UK asset manager Schroders has finally called time on its rocky outsourcing relationship with JPMorgan, bringing its investment operations back inhouse and taking a £20 million pay-off from the US bank for its troubles.
Schroders initially contracted with JPMorgan in 2000 to outsource the administration of its £75 billion of UK custody and fund assets. One of the largest lift-out deals of its kind, the contract was seen as offering a critical leg-up to the US invesment bank as it sought to build a scale model for back office outsourcing.
The discontinuation of the project will be viewed as a major blow to JPMorgan's ambitions to become a leader in investment operations outsourcing.
In killing the deal, JPMorgan and Schroders have agreed a bland statement saying that that their operating models are "no longer sufficiently aligned to justify the continuation of the project".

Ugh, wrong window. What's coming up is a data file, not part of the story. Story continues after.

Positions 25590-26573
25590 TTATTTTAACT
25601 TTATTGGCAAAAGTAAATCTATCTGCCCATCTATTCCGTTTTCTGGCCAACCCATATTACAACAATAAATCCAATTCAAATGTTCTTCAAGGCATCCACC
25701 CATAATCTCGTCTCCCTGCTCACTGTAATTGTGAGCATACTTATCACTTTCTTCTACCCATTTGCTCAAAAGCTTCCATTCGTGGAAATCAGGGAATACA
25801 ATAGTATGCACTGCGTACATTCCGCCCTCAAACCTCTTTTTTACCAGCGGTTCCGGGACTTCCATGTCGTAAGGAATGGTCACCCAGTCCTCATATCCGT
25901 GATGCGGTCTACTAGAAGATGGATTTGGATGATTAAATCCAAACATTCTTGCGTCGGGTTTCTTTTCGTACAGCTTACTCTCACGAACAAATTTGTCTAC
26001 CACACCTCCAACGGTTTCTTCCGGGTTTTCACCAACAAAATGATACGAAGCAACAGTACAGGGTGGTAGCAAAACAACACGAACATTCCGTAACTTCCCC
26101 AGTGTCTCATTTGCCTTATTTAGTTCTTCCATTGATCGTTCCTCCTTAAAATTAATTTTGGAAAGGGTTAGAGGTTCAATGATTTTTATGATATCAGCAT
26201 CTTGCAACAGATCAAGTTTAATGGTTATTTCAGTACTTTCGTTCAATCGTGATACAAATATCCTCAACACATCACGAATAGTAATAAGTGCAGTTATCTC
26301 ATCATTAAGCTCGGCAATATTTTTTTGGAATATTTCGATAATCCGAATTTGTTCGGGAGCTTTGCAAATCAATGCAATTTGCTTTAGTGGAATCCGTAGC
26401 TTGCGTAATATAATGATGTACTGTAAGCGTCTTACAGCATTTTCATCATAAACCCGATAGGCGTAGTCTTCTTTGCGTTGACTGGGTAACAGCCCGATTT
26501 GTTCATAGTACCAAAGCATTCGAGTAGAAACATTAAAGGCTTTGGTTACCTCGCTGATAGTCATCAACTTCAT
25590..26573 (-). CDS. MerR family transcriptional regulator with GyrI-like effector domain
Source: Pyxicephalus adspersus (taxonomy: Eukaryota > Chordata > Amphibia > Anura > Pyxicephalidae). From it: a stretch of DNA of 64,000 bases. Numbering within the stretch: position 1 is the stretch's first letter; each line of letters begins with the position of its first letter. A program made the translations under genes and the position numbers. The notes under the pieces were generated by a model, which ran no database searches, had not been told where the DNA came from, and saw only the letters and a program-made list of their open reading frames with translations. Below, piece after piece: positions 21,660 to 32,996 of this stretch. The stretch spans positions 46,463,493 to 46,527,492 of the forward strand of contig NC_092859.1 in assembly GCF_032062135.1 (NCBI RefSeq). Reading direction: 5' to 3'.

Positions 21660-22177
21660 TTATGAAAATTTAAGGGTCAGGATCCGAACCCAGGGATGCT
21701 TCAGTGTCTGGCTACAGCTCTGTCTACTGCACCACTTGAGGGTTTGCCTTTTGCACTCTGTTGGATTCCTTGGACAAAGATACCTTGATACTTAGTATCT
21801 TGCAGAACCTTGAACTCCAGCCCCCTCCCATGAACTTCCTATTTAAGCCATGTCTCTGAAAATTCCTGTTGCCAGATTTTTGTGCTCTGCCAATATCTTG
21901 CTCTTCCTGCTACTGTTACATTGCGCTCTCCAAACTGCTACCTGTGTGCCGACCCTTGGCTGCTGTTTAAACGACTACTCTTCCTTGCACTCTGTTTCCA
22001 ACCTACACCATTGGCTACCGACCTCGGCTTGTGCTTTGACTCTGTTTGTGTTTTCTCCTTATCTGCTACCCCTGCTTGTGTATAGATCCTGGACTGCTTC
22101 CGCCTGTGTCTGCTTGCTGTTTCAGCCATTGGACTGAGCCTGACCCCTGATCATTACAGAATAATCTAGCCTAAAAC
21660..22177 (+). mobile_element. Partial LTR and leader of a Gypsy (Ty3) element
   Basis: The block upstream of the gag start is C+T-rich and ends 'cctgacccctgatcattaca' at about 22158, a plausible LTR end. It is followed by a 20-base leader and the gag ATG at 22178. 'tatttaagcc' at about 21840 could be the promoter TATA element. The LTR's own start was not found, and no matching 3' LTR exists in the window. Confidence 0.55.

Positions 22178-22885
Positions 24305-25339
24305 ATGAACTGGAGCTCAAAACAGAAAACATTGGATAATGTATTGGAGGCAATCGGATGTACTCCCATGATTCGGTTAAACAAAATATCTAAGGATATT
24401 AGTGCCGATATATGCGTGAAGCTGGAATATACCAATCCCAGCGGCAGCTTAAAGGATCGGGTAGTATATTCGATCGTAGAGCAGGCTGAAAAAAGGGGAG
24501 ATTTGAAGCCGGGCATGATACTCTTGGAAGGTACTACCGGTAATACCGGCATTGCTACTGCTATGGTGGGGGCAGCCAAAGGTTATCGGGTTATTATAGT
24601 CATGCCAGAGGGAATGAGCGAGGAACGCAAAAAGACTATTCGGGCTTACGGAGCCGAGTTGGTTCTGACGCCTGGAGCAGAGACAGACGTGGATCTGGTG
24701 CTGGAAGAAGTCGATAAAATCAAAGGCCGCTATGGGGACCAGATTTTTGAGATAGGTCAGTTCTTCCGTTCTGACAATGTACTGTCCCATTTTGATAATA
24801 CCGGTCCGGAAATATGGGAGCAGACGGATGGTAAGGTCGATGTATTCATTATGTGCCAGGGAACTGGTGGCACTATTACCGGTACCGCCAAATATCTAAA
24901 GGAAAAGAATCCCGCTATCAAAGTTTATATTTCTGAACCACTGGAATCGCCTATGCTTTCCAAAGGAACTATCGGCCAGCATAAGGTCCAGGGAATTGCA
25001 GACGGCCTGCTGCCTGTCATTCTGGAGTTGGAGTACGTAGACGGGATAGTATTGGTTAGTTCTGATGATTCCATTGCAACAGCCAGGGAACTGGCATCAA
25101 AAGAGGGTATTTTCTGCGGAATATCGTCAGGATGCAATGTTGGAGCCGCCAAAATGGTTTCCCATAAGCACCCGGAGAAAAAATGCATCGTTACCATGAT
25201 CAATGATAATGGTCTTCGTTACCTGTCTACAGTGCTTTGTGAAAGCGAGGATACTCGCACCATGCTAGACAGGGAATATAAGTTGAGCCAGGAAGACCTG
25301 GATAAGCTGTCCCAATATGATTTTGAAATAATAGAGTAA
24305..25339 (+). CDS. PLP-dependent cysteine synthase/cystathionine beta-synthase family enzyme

Despite the reassurances from both sides, the project has been plagued by implementation problems from the outset. Many of the difficulties are understood to have stemmed from the original demanding RFP from Schoders. Market observers believe that in its eagerness to land the contract, JPMorgan failed to fully appreciate the complexity and difficulty of the implementation and negotiate a more flexible deal.
Under the terms of the handover, Schroders staff and technology assets ousourced to JPMorgan will be brought back inhouse by the end of the third quarter 2005. JPMorgan will make a £20 million payment to Schroders to cover the estimated £10 million per year additional running costs accrued as a result of the insourcing. Schroders management say it expects the increase in costs to be absorbed over the next two years.
JPMorgan is putting a brave face on the loss. The firm says it recently achieved the successful completion of other outsourcing transactions in the marketplace, and views the full scope of outsourcing services as a critical component of its offering to clients worldwide.